Cohen v. Poelker

Annotate this Case

520 S.W.2d 50 (1975)

Kenneth A. COHEN et al., Respondents, v. John H. POELKER et al., Appellants.

No. 58855.

Supreme Court of Missouri, En Banc.

March 10, 1975.

*51 Frank Susman, Burton W. Newman, Susman, Schermer, Willer & Rimmel, St. Louis, for respondents.

John C. Danforth, Atty. Gen., Andrew Rothschild, Asst. Atty. Gen., Jefferson City, for intervenor-respondent.

Jack L. Koehr, City Counselor, Edward M. Peek, Associate City Counselor, St. Louis, for appellants.

Evans, Hoemeke & Casey, Robert B. Hoemeke, St. Louis, for amicus curiae.

HENLEY, Judge.

This is an appeal by defendants from a decree enjoining them, as members of the Board of Estimate and Apportionment of the city of St. Louis (Board), from preventing plaintiffs and other members of the public from attending meetings of the Board in violation of Chapter 610, RSMo Supp. 1973, V.A.M.S.,[1] known generally as the "Sunshine Law." We affirm.

The court acknowledges the excellent assistance furnished it in the decision of this case by the briefs of the parties, the intervenor, and The Pulitzer Publishing Company, amicus curiae.

The suit was commenced by plaintiffs filing their petition alleging, in substance, that during the morning of April 19, 1974, the Board, a public governmental body, met in the offices of the Mayor at City Hall in the city of St. Louis and held an official meeting, a public meeting within the meaning of Chapter 610; that they (plaintiffs) attempted to attend said meeting, but the Board, through its members, agents and others, wilfully and deliberately, prevented their attendance; that the Board has stated through one of its members that it will continue to prevent, exclude and preclude the attendance of plaintiffs and other members of the public at such meetings in the future, and plaintiffs have reason to believe, and do believe, the Board will do as stated unless injunctive relief is granted them as authorized by § 610.030.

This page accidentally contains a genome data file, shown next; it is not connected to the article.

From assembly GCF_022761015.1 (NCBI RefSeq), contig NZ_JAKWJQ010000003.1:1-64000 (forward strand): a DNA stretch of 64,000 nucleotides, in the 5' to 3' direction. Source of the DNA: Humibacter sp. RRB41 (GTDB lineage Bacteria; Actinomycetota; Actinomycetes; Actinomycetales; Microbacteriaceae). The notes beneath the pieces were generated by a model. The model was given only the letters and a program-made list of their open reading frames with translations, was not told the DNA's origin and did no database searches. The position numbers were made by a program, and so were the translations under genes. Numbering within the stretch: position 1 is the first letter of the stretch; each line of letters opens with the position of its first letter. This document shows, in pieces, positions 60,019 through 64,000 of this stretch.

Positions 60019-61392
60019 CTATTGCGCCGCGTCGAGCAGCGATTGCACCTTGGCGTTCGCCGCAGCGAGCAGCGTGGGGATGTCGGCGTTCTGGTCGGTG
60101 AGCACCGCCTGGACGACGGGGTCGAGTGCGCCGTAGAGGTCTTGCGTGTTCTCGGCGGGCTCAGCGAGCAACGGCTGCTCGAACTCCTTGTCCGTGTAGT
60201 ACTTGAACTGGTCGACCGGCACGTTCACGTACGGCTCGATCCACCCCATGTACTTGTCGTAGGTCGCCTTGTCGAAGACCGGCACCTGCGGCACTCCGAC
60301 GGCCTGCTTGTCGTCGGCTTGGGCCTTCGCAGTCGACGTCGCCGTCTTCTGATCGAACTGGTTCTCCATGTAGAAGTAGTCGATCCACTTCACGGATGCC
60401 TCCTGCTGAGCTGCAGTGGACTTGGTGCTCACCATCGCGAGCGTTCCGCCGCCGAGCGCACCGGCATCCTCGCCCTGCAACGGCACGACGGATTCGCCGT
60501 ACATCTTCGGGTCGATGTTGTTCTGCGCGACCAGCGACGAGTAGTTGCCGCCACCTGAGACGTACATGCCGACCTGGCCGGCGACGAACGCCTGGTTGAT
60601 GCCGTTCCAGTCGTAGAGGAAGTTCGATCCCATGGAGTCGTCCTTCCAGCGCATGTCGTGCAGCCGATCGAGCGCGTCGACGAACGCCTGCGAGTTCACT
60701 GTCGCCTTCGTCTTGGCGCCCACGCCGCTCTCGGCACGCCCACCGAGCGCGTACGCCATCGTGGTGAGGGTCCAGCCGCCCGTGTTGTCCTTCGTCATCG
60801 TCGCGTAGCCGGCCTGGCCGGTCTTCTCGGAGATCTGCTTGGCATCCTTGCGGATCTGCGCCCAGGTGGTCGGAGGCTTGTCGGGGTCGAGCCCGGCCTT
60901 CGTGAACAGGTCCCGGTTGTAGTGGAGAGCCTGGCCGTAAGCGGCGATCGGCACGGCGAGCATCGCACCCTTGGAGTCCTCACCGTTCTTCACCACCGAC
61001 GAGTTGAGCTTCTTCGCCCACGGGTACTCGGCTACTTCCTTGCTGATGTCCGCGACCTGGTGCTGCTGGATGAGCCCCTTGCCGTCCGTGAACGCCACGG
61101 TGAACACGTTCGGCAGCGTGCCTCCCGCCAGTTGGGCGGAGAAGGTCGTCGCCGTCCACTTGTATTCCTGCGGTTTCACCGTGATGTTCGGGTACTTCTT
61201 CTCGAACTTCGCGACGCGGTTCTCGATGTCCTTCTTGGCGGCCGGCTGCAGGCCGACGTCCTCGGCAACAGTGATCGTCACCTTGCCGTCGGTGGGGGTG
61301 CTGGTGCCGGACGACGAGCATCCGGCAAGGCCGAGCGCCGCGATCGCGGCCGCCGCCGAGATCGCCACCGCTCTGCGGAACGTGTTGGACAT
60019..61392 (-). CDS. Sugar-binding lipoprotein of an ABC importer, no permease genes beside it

By their answer, the Board and its members admit plaintiffs were denied admission to the meeting and assert, in defense, that the provisions of Chapter 610 upon which plaintiffs base their claim for relief are unconstitutional because in violation of Mo.Const. Art. Ill, § 23 and Art. VI, § 22, V.A.M.S. Upon his application, the attorney general of Missouri was granted leave to and did intervene as a party plaintiff and filed a reply denying the allegations of the Board's answer attacking the constitutionality of Chapter 610.

In addition to its challenge to the constitutionality of this Law, the Board also contends that it is not a "public governmental body" within the meaning of § 610.010(2), and for that reason the requirement of § 610.015 that "* * * all public meetings shall be open to the public * * *" is not applicable to it.

"Public governmental body," is defined in § 610.010(2) as "* * * any constitutional or statutory governmental entity, including any state body, agency, board, bureau, commission, committee, department, division, or any political subdivision of the *52 state, of any county or of any municipal government, school district or special purpose district, and any other governmental deliberative body under the direction of three or more elected or appointed members having rule-making or quasi-judicial power."

The Board argues that in order to be a "public governmental body" it must be a governmental entity of constitutional or statutory origin; and that while it may be a governmental entity it is not of constitutional or statutory origin. On the contrary, the Board says, it is a creature of the city of St. Louis and its origin is the city charter. From this the Board concludes that the legislature did not intend to include "local" bodies such as the Board of Estimate and Apportionment; that had the legislature so intended it could and would have clearly stated that intent.

The court stated in In re Tompkins' Estate, Mo., 341 S.W.2d 866, 872 :